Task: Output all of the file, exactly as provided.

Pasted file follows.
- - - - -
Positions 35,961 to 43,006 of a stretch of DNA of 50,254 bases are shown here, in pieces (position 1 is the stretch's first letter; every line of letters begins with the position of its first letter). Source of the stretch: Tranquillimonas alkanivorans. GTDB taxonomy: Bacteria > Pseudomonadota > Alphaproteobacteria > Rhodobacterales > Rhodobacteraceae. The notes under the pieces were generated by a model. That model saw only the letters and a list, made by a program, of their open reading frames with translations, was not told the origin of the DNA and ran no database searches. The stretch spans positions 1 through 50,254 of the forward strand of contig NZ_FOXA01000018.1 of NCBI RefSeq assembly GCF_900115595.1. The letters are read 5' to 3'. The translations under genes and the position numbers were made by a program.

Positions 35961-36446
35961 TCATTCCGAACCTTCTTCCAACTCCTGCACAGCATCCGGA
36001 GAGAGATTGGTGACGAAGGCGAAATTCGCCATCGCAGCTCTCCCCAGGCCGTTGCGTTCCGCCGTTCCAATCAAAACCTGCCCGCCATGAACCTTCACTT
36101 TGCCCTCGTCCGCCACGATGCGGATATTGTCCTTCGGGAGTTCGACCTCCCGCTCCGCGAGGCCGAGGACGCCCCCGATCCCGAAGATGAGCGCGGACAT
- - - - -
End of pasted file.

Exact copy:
Positions 35,961 to 43,006 of a stretch of DNA of 50,254 bases are shown here, in pieces (position 1 is the stretch's first letter; every line of letters begins with the position of its first letter). Source of the stretch: Tranquillimonas alkanivorans. GTDB taxonomy: Bacteria > Pseudomonadota > Alphaproteobacteria > Rhodobacterales > Rhodobacteraceae. The notes under the pieces were generated by a model. That model saw only the letters and a list, made by a program, of their open reading frames with translations, was not told the origin of the DNA and ran no database searches. The stretch spans positions 1 through 50,254 of the forward strand of contig NZ_FOXA01000018.1 of NCBI RefSeq assembly GCF_900115595.1. The letters are read 5' to 3'. The translations under genes and the position numbers were made by a program.

Positions 35961-36446
35961 TCATTCCGAACCTTCTTCCAACTCCTGCACAGCATCCGGA
36001 GAGAGATTGGTGACGAAGGCGAAATTCGCCATCGCAGCTCTCCCCAGGCCGTTGCGTTCCGCCGTTCCAATCAAAACCTGCCCGCCATGAACCTTCACTT
36101 TGCCCTCGTCCGCCACGATGCGGATATTGTCCTTCGGGAGTTCGACCTCCCGCTCCGCGAGGCCGAGGACGCCCCCGATCCCGAAGATGAGCGCGGACAT